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Sure, you know what it means to be a farrier. You spend most of your career bent at the waist, hoping the position doesn’t become permanent. But just to be sure your back isn’t getting off easier than your knees, you hoist the anvil a few times every day.
And with courage that would make a lion-tamer applaud, you crawl under very large, often testy beasts, then pick up and pound on their feet.
During the winter, you freeze. You thaw out just in time to sweat your way through summer. But you keep moving.
Payment too often comes with a lecture from a horse owner who questions your judgement and wants you to learn all about the latest and greatest in hoof care that she just read about at horsesarecute.com.
But admit it. You love almost every minute of it all.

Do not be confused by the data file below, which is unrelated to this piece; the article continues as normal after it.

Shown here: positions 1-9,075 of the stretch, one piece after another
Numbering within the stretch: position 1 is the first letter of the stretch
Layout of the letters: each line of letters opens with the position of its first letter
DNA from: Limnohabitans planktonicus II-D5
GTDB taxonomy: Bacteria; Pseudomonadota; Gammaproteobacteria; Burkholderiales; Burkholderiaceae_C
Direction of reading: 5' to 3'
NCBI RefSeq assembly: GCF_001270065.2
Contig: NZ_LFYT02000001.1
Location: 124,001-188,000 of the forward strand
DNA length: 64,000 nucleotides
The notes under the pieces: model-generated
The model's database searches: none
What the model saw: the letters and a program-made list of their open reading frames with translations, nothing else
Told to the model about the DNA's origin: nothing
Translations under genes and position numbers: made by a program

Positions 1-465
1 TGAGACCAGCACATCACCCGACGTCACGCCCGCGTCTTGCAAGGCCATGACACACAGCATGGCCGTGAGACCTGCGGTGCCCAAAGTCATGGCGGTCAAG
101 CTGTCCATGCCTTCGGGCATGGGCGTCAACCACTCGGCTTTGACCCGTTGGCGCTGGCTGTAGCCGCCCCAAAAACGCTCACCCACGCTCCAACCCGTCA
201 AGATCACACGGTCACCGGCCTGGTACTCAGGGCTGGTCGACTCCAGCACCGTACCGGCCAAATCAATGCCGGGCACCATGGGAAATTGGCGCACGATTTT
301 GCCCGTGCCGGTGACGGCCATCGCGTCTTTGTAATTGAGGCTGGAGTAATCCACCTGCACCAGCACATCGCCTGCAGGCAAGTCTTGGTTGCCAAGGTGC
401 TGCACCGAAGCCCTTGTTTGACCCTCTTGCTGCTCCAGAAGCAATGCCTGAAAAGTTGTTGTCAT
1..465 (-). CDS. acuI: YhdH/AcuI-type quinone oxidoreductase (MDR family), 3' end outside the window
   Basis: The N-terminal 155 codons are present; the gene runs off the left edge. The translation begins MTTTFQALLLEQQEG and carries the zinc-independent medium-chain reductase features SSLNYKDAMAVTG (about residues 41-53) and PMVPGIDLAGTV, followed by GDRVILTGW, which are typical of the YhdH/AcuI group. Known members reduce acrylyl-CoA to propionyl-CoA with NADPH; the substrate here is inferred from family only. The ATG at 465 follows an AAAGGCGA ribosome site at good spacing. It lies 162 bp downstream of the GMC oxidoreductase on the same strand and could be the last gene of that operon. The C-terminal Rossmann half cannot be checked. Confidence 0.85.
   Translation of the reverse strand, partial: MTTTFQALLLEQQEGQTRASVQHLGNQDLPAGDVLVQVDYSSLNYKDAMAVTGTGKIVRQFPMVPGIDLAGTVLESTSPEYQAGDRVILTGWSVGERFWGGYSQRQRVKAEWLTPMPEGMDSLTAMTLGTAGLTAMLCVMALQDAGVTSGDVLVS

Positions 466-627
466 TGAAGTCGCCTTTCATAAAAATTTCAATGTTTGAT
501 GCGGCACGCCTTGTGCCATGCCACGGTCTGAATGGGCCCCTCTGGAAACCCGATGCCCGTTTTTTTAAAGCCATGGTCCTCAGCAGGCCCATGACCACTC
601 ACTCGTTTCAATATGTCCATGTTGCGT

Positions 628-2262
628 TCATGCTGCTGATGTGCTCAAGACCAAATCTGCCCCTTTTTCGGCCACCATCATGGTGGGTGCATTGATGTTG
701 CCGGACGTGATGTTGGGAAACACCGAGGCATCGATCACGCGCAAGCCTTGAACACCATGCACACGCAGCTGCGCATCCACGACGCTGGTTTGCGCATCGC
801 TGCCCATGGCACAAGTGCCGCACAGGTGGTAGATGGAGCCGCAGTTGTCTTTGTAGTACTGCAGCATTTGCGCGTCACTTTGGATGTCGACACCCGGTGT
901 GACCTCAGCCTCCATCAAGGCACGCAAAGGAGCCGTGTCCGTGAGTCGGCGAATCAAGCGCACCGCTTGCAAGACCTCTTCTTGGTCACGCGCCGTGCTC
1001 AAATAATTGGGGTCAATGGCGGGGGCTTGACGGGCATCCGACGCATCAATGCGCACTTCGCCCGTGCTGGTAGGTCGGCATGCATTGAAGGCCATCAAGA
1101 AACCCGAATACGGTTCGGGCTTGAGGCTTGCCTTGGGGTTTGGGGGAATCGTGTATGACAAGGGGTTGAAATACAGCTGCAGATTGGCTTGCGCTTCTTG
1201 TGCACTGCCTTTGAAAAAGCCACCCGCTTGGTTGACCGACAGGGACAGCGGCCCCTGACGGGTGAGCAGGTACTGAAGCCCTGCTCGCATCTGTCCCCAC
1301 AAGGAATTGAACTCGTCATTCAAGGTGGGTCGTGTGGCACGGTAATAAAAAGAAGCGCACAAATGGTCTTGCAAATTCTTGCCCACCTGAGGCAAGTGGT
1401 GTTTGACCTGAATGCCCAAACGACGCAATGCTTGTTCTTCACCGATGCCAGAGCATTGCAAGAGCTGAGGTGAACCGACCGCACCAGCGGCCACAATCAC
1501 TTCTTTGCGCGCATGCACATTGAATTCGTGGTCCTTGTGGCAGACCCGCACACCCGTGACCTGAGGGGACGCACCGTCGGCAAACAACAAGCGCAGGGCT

For better or worse, you’re your own boss. You know the satisfaction of leaving the horses better than you found them. You have the knowledge and skill to shape iron. You keep studying your craft.
You pity the folks who look at the same four walls every day and don’t know whether it’s sunny or raining outside. You know freedom.
You’re able, tough and independent. And too down to earth to sing your own praises. So American Farriers Journal is again sponsoring National Farriers Week. We’ll spread the word about the invaluable work of horseshoers.